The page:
Worm Food

Nobody Likes me, everybody hates me, I’m gonna eat some worms. First you take their heads off then you skoosh their guts out…

I’ll stop there. But you know it might be the beginnings of a gloomy day when that’s your alarm clock. I disentangled myself from five-year-old, warning her that she only had two minutes to snuggle before she had to get up and get dressed for school. Yep, we are one of those dirty weirdo co-sleeping families. Hi.

Little boy, not yet 2, doesn’t get the whole co-sleeping thing either. So if you want to talk to someone about it, he’s your guy. At that moment he was still sleeping in his crib, but the wail of complaint that started up from our shared wall soon remedied that.

The morning drag. It was a Friday so I tried to pep myself up. I get almost a full day of school out of Babesie (nickname for my 5-year-old) today. That’s good! When she gets home at 1:30, I’m actually glad to see her! Most of you reading this are mamas so I will skip the guilt laden protestations of ‘how much I love her but it’s still a little bit of a relief to drop her off at school.’

You know. Or if you don’t know yet, you will. Don’t feel bad when you do. We all feel that breath and relief when our older kid is safe under someone else’s guard. As long as that person is trustworthy, and nothing bad will happen and maybe you should just come a little early so you can check on her anyway. Just in case.

Back to the worms. They were still burrowing into my laden mama-brain, proclaiming my worthlessness. I scrubbed a plate. Lost interest. Boyo  (my name for my husband) came downstairs with a pj-clad little guy on his arm. Baby boy reached for me immediately…i should probably think of a worthy nickname for him. Let’s call him Bubs. Too many B’s? Too bad.

Boyo left before I could start wailing about my own worthlessness. He made me coffee before he went, just to show that he cared. I sent a quick text to my ring of women, asking them to pray for me, citing anxiety and old issues. They know it all already. They all exclaimed over Ori-brain, and then they had my back. And my front. They embraced me in prayer.

I didn’t have time to linger in that, much as I wanted to. Bubs was already at stage 6 cling-on, and it was only 9:30. Mornings aren’t always like this. Sometimes he plays outside for a whole ten minutes before he misses me. I fed us, then made a decision. I’d get no chores done with one arm today. And the blue sky beckoned.

Outside it was, with mama-jeans on and my new flip flops. I get a different pair every summer, and wear them until the soles fall off, usually by October. We went to Home Depot. I thought Bubs might like it there, all the shiny things to see and lots of his favorite word right now: “LIGHT”. “OOOHWOAHLIIIIGHT.”

But he was’t having it, and so I drove a snarling, Bubs-as-tiger quickly through the Home Depot, stopping only momentarily to resit him in the cart and tighten the straps. Bubs is a bit squirrely still when it comes to carts. “Stay.” I snarled back, hoping I wasn’t being judged by the fluffy-haired lady who happened to be walking our way.

“Such a cutie!” she exclaimed. I shot her a disbelieving glance. My cutie had snot all over his face and was trying to dive bomb the concrete.

Garden center, sunlight. “LIGHT! Oooh, What dat?” We look at all the plants, find the dirt, and I fill my cart. Full enough to get some comments from the more relaxed shoppers. They each have maybe one bag of soil, or some happy little peonies. Bubs has by now been transferred to the back of the cart, where he is attempting to mangle some sedums while sitting on my marigolds.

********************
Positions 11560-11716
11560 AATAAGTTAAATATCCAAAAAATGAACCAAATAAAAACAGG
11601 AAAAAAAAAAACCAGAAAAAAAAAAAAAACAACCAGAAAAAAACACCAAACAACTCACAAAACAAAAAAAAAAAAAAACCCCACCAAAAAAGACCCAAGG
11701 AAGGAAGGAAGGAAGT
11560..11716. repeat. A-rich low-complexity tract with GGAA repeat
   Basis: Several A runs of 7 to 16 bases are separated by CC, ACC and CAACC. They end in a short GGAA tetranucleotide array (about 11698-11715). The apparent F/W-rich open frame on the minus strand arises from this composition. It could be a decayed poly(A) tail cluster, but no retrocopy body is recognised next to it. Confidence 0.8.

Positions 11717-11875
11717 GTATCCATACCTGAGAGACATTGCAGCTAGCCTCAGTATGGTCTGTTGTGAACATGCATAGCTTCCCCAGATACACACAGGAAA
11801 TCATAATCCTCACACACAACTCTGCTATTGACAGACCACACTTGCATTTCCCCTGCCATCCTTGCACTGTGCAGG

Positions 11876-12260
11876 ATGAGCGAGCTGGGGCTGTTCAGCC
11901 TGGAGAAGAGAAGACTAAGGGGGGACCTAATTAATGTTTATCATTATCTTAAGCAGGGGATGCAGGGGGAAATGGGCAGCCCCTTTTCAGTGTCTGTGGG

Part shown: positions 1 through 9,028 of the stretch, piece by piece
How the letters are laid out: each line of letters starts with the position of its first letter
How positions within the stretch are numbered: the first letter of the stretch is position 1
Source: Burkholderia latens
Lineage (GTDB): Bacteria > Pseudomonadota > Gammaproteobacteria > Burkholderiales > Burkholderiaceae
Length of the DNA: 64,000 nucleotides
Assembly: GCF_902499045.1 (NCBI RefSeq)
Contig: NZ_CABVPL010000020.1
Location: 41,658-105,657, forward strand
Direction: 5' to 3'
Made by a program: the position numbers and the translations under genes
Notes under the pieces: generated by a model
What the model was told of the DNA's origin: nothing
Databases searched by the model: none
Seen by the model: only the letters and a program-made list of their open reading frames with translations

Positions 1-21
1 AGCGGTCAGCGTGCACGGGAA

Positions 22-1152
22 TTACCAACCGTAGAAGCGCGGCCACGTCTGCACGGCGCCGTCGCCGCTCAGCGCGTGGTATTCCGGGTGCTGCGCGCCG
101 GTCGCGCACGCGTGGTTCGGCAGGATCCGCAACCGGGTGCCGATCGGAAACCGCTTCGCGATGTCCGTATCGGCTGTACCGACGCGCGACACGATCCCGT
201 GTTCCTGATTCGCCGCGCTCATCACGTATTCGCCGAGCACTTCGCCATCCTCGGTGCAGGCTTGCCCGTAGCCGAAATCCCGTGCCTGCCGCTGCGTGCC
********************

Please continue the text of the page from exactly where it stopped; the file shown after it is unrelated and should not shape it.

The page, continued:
Fast forward through the cash-register, the lollipop bribe, the drop off of green growing things, and the grocery store (Bubs broke some yogurt and my new mozzarella). Pick up the five-year-old and race home and hope nothing has died before I can get them into their life-giving soil. Realize that since I bought these plants and gave myself a purpose, I haven’t thought once how useless I am.

Huh.

Hurry hurry mama. Lunch. Nap time. Silence. The five-year-old calmly watching her show. I sneak away from the baby room, and come downstairs. Heart eased by the silence and the waiting plants. “Want to do something fun?” Babesie answers me with a grin and a toss of her tablet.

Fun at this time of  life is often working hard. Lugging four soil bags, two big pots and many flowers from the front of the house, which is landscaped, to the back, which is decidedly not. Directing a five year old to scatter seeds and water newly potted plants. I’m an old hand at this kind of fun though, and I know how to get my own gold.

I finished up watering the plants, and watered my daughter to boot. Just a little. Whoops. Whoops again. “Mom! You’re doing that on purpose.” I looked shocked at the accusation, then wink. Then I watered her toes.  She squealed.

 Later, as we clean up she says, “This is great mom! so great. Just you and me having mother daughter date and planting things.”

It was so great. I scattered the last of the wildflower seeds in a wide arc across my mulched yard and said a quick prayer. They may grow, they may not. Everything may die, but for me, it is and always has been the doing. Besides. Sometimes the things that die leave seeds behind to grow again the next year.

I didn’t eat worms today. I fed them instead. I love feeding things. Worms like sunlight and water and roots, so that they can make good soil in which for me to continue growing my new life.

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Ori is a wife and mother, and a writer of the amateur bent. She has written two books so far and is hard at work on her third, in between wrangling kiddos and musing about motherhood in general.

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